PARIS: You might not like the idea of eating meat grown in a lab, but would you agree to give your dog kibble made from this kind of meat?
The question seems anecdotal, especially at a time when Europe has not authorised the commercialisation of cultured meat products, unlike Singapore or the United States, where the introduction of cell-cultured chicken got the green light last summer.
At a time when the Italian government has once again reaffirmed its desire to ban cultured meat, a Czech company has gained EU registration, validating its research and giving it the latitude to roll out its project on a larger scale, as spotted by Green Queen.
The start-up is called Bene Meat, and it doesn’t make burger patties or chicken fillets for nuggets, but meat to feed our four-legged friends.
The Prague-based laboratory currently produces just a few kilos of meat, but with this registration, production could increase a hundredfold. And it’s not just a science-fiction scenario, since this goal could be achieved as soon as next year.
The last few years have seen the emergence of new ranges of dry and wet food for dogs and cats, in line with the new dietary habits of their owners.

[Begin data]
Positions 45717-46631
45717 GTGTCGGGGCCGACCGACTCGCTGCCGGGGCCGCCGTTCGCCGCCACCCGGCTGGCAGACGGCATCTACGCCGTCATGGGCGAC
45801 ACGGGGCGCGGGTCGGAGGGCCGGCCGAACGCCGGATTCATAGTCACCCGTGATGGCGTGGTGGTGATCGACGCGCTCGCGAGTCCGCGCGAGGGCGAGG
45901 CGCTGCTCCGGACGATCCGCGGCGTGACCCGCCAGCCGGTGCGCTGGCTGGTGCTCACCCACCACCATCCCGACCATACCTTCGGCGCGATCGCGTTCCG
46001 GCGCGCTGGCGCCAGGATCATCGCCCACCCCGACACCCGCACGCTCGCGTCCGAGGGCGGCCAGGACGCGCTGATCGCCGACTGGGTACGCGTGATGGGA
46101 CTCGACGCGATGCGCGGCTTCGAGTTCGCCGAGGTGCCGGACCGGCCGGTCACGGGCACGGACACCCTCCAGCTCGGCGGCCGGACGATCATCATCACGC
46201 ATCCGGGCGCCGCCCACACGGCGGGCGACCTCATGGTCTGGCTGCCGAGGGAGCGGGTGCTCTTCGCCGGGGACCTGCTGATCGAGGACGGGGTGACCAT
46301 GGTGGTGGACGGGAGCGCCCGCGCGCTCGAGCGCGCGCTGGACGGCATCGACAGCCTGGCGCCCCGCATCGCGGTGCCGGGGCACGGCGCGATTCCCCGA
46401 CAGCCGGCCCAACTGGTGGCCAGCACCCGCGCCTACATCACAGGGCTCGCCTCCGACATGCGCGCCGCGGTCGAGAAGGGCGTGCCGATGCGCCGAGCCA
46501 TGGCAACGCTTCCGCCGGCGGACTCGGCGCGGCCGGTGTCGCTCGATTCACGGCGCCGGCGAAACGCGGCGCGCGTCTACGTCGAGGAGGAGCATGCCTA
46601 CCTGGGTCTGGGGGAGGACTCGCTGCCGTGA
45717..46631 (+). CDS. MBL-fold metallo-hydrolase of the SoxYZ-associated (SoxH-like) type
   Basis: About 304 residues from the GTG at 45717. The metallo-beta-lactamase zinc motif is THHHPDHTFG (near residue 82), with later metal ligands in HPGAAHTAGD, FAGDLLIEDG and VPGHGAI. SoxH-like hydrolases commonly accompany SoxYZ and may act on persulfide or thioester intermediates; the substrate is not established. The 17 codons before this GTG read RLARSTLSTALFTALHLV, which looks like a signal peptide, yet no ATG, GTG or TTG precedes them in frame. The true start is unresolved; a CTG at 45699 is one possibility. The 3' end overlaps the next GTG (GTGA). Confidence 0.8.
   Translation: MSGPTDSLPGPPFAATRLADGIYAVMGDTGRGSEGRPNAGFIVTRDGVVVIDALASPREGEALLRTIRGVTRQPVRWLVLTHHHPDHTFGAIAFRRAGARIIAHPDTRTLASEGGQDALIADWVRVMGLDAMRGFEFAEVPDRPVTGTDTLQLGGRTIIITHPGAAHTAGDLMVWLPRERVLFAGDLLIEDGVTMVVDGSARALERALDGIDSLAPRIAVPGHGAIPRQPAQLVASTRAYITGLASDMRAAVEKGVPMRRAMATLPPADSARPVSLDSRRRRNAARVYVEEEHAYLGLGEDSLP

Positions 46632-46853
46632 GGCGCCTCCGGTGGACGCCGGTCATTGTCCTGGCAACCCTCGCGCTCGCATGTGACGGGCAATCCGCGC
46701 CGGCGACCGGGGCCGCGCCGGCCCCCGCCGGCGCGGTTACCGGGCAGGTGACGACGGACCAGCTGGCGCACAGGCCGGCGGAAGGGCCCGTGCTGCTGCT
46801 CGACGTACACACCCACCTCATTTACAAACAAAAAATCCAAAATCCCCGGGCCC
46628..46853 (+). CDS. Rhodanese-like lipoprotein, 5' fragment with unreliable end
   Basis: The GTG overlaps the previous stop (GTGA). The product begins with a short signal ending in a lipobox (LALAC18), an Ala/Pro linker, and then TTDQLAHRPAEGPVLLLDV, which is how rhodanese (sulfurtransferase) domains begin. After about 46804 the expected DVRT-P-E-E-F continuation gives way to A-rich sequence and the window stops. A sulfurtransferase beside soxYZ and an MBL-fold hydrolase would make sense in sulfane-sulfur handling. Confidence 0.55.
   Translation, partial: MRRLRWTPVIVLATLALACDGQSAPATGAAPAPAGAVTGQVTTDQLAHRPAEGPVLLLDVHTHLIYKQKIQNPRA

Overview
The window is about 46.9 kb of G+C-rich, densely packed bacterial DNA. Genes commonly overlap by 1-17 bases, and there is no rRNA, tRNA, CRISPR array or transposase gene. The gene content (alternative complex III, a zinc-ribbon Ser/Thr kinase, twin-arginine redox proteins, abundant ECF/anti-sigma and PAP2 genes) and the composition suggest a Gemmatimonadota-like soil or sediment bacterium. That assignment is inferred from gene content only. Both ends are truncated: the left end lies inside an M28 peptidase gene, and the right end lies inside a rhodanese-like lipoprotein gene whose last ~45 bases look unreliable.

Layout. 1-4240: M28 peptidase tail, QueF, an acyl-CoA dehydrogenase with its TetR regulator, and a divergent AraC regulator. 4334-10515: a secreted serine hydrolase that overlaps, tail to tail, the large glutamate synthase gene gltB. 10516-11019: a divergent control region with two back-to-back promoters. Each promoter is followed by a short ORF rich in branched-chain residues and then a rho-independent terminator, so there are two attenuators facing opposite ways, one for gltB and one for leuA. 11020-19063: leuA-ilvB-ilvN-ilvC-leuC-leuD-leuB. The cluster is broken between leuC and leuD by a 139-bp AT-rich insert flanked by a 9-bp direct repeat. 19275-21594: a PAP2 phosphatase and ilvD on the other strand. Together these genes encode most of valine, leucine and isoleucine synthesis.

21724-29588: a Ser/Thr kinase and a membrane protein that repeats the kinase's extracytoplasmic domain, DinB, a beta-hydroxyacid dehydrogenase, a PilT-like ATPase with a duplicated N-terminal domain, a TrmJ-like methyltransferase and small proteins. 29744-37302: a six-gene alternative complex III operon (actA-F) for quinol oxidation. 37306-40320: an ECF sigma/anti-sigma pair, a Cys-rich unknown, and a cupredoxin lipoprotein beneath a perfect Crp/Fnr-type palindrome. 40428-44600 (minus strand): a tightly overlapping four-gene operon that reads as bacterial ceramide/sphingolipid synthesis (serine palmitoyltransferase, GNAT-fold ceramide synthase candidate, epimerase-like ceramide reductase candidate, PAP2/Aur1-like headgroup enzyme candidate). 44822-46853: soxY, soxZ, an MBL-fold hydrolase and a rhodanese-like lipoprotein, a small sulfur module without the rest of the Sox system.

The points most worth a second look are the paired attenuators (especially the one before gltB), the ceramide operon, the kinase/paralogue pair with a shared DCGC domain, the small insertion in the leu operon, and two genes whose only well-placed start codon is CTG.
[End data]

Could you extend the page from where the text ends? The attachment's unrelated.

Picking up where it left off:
There’s vegan pet food, as well as organic and, more recently, insect-based food. So why not lab-grown meat too?
Beyond the authorisations that this type of food will have to obtain to actually end up in a dog’s bowl, it will above all have to convince owners of its dietary benefits for their pets.
Last June, an Ipsos study revealed that 49% of French cat and dog owners look for foods that focus on perceived health benefits for their pets.
The other issue is price. In one year, between March 2023 and one year previously, kibble prices jumped by an average of 18%, according to NielseniQ figures. Buyers may therefore look to cultured-meat-based kibbles for a more affordable alternative.
However, the projects that have actually materialised today to develop cultured meat that could be consumed by a human being are extremely costly, due to the use of fetal bovine serum, which is essential to activate cell multiplication.
The challenge for this new sector is not to demonstrate that meat can be produced in a lab, but rather to reduce production costs.
To this end, the many start-ups around the world that have entered this niche are taking a keen interest in the development of synthetic foetal serum, which avoids the use of the controversial original product, harvested from bovine fetuses taken from pregnant cows during slaughter.